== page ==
The dynamic behavior of the common anode half bridge has been tested for the current doubler rectification circuit shown in FIG. 6. This circuit can be used for the output signal rectification and filtering in several switch mode power supply topologies. Typical waveforms for current 705 and voltage 710 are shown on FIG. 7 for one cycle of operation. The forward and reverse recoveries do not exhibit significant spikes. Details of reverse recovery are shown on FIG. 8, demonstrating that transient time is small. Voltage is shown by curve 805, and current is shown by curve 810.
One possible way to manufacture the RBB is described below in FIGS. 9-17. Those skilled in the art will recognize numerous alternative approaches, and thus the present invention is not limited to the specific method of manufacture described hereinafter. In addition, isolation of the device is desirable in at least some embodiments, and such isolation, if desired, can be achieved by use of a guard ring structure, isolators, or other structures, depending upon the application. These structures are well known in the art, and so are not described here. Further, it is desirable, in at least some embodiments, to have the MOS channel area be uniform throughout the device. One approach for achieving this is to use a self-aligning processing as discussed below.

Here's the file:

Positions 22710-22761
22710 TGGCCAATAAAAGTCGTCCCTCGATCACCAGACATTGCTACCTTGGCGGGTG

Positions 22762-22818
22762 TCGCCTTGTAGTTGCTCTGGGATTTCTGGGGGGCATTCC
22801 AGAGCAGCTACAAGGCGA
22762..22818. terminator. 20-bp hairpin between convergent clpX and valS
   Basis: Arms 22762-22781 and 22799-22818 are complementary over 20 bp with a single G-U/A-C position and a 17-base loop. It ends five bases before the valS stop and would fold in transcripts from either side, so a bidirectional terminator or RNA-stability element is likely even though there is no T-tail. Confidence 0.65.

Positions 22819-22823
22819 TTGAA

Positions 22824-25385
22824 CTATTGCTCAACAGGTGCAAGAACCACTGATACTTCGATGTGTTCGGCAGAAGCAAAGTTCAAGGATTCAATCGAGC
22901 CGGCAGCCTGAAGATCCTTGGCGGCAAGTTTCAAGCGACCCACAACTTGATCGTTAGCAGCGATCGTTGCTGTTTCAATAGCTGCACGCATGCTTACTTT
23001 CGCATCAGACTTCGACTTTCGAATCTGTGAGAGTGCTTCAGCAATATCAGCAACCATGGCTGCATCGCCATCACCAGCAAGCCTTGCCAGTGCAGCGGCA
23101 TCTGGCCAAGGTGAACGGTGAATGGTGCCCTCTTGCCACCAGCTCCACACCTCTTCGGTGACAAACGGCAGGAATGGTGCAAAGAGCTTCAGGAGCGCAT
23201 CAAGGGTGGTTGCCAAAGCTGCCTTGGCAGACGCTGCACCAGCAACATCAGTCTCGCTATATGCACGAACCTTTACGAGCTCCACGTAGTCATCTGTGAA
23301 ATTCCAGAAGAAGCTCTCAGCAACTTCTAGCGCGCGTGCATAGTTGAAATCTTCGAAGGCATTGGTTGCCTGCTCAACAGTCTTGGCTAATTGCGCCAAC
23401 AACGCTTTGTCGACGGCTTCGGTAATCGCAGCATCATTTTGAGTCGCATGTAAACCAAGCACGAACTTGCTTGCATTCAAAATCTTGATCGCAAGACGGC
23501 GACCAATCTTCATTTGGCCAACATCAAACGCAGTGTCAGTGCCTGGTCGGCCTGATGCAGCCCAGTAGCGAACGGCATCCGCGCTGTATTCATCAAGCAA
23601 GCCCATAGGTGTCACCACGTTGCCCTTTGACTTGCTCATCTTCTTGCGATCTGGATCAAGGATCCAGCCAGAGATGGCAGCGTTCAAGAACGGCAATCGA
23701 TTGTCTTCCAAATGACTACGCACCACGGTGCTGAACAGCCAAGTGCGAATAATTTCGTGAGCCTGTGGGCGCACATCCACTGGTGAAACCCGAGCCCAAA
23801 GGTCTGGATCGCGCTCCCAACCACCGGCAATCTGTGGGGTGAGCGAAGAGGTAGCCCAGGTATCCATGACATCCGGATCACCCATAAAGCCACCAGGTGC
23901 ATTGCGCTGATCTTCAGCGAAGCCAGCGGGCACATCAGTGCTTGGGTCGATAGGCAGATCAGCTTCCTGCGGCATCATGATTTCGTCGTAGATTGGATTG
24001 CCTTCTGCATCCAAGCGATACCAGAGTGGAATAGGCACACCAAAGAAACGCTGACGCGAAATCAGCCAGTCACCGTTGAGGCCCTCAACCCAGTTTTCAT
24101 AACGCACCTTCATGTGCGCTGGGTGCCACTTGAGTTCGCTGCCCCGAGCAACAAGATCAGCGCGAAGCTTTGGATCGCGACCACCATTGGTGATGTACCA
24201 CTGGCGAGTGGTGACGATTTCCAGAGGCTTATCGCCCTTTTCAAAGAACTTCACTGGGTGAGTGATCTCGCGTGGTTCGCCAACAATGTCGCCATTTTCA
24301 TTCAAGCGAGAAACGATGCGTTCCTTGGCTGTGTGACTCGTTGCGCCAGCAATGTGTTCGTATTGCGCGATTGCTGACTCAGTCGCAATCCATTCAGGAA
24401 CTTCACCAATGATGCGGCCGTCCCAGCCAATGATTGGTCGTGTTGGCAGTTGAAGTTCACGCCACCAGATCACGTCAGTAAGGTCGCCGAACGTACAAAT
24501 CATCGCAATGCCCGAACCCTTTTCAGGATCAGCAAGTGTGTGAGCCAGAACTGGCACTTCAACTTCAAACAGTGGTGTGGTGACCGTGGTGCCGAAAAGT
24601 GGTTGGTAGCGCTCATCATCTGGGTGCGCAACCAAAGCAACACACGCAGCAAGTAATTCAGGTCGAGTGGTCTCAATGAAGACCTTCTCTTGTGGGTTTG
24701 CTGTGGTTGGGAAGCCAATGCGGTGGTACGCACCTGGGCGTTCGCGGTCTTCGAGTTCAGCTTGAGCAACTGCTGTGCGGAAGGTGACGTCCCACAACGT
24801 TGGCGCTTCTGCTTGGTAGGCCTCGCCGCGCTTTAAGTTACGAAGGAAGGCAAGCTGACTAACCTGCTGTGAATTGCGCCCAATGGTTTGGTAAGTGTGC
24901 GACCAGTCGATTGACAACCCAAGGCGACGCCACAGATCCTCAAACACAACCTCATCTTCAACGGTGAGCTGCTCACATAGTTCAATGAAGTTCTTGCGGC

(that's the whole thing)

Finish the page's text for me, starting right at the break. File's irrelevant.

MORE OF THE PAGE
First, an epitaxial layer 900 is grown on a substrate 910. The doping concentration (N- or P-type) and thickness of this epitaxial layer depends on the breakdown voltage and the desired device type. For the sake of clarity, the following discussion describes the process for an N-type device, which is complementary to the P-type process.
Following the growth of the epitaxial layer 900 a gate oxide 935 on the order of 30-200 A is made, followed by fabricating a layer 940 of Polysilicon on the order of 600-1200 A. Then, an insulating oxide layer 945 is laid down, on the order of 50-1500 A thick. The gate mask 950 is then developed, followed by vertically etching the insulating oxide, polysilicon and gate oxide. Contacts for the source and probe 930 electrodes are made using As implantation through the opening 925. The structure at this stage is shown in FIG. 9.
As shown in FIG. 10, a second Probe mask 1005 is then made on top of the Gate mask, using any suitable method such as silicon nitride or other material. This mask arrangement provides self-alignment and results in uniform barrier heights in the MOS channel area. The P-well boron 1010 is also implanted. For at least some embodiments, the dose of P-well boron is preferably high enough to restrict the main current flow through the channel area.
The Gate mask is isotropically etched as shown in FIG. 11 at 1105. This provides a self-aligned mask for the channel boron implantation 1205, as shown in FIG. 12. The Probe mask is also etched at this stage, and typically covers the adjustment area indicated at 1210.